Hand-wound watches

1. Winding the watch

Wind your watch by turning the crown clockwise between thumb and index finger until you feel a marked resistance. Your watch will thank you when you do this regularly. Fully wound, your watch has a power reserve of at least 43 hours. Models Lux and Lambda even have a power reserve of 84 hours.

2. Winding a watch with a power reserve indicator

Wind your watch by turning the crown clockwise between thumb and index finger until you feel a marked resistance. Your watch will thank you when you do this regularly. Fully wound, your watch has a power reserve of at least 43 hours—which is also displayed on its dial. If the red gauge on the power reserve indicator is completely full, your watch needs to be wound up; you can do so by turning the crown.

3. Setting the date

You can set the date by winding the hour hand between eight and one o’clock. For example, if you need to change your watch from the 1st to the 16th September—perhaps after it spent the holidays tucked away safely in a drawer—then you don’t have to wind the hands 30 times around the dial. Start by simply setting the watch to one o’clock the next day, which will change the date. Then wind the hands counterclockwise to around eight thirty in the evening. Now you can wind clockwise to one o’clock, which will change the date again. When you are setting the time afterwards, please check whether you are setting it to ten o’clock in the evening or the morning—as if you get it wrong, the date will change at midday instead of midnight.

Automatic watches

1. Winding the watch

This watch does not need to be wound, as it winds itself as you move. Alternatively, you can wind it by turning the crown clockwise between finger and thumb. In contrast to hand-wound watches, automatic watches do not have a point of resistance once they are fully wound—but there’s nothing to worry about. The extra-flat DUW 3001 movement is constructed so that the rotor stops when it is fully wound. This protects the fine caliber. If you don’t wear your watch, it will have a power reserve of at least 43 hours after being fully wound.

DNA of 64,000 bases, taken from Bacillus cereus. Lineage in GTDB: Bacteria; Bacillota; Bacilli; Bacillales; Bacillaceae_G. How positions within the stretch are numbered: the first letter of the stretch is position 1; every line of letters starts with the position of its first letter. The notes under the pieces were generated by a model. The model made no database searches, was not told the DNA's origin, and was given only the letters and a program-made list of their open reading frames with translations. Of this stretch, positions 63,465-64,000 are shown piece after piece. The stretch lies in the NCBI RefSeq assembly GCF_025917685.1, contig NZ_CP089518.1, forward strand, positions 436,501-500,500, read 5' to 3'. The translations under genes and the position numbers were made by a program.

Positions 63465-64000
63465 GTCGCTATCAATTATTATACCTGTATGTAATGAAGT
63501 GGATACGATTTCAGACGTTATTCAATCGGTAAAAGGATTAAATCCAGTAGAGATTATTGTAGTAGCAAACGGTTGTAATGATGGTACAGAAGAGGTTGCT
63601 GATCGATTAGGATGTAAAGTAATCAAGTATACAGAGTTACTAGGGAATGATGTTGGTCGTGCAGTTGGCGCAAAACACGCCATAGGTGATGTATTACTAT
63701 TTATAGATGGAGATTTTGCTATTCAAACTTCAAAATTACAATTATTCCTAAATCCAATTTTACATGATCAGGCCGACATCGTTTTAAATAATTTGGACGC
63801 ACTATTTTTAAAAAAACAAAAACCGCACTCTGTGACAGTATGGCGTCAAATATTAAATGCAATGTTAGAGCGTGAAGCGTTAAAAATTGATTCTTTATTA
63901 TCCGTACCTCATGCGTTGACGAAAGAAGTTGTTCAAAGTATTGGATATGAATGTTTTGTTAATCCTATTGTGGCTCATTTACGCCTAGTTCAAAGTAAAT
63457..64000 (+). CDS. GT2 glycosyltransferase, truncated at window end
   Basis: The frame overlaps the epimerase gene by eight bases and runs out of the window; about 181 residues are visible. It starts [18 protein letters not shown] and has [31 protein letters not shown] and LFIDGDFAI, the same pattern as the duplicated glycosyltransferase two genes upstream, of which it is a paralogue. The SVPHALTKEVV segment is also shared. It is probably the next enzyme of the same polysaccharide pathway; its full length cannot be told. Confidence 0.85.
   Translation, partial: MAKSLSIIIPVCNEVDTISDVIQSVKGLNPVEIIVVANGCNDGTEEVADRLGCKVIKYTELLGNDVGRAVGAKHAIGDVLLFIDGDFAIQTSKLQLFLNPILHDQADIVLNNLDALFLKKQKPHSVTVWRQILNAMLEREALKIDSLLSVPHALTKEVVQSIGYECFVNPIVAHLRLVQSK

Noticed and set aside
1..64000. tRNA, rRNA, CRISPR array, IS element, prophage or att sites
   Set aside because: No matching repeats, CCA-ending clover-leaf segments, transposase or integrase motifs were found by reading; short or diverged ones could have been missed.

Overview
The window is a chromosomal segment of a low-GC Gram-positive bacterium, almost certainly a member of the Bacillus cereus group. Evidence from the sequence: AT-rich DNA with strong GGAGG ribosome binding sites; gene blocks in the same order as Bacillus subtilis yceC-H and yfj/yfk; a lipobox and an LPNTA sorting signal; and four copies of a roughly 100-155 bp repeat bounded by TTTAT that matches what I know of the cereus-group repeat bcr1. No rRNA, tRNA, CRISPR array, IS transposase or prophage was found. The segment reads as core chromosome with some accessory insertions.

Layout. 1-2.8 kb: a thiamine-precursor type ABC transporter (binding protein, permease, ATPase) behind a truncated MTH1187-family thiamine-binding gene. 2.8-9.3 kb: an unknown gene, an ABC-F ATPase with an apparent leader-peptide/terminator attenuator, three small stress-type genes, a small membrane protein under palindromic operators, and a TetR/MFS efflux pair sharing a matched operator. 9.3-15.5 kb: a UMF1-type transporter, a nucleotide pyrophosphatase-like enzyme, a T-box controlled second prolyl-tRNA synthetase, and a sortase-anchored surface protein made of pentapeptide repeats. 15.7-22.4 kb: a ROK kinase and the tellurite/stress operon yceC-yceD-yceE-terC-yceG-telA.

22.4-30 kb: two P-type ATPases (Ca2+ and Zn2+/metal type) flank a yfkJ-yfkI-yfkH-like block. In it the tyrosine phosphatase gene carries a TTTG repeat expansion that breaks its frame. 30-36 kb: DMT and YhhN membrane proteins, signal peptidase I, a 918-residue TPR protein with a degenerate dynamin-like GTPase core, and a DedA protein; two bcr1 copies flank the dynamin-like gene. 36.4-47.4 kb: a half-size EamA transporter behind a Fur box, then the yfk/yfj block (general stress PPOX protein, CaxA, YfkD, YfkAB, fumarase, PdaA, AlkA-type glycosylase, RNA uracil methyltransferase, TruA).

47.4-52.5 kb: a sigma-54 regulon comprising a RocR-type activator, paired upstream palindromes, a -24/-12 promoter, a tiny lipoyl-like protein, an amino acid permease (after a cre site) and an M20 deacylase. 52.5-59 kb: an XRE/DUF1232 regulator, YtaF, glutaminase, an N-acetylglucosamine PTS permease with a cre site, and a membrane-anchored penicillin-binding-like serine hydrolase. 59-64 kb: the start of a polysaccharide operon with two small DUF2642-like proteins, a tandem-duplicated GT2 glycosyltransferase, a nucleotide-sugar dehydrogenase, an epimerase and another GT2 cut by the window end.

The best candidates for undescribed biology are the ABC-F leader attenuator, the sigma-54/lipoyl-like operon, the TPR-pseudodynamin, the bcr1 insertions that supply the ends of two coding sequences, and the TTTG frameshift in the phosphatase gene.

2. Setting the date

You can set the date by winding the hour hand between eight and one o’clock. For example, if you need to change your watch from the 1st to the 16th September—perhaps after it spent the holidays tucked away safely in a drawer—then you don’t have to wind the hands 30 times around the dial. Start by simply setting the watch to one o’clock the next day, which will change the date. Then wind the hands counterclockwise to around eight thirty in the evening. Now you can wind clockwise to one o’clock, which will change the date again. When you are setting the time afterwards, please check whether you are setting it to ten o’clock in the evening or the morning—as if you get it wrong, the date will change at midday instead of midnight. 

3. Setting the time and time zone

A perfectly simple complication: Setting a NOMOS watch with a world-time function is very easy—and accomplished in just three steps.

a. Tangomat GMT

1. Setting the reference time: Press down the button until you see your time zone in the window on the right hand side.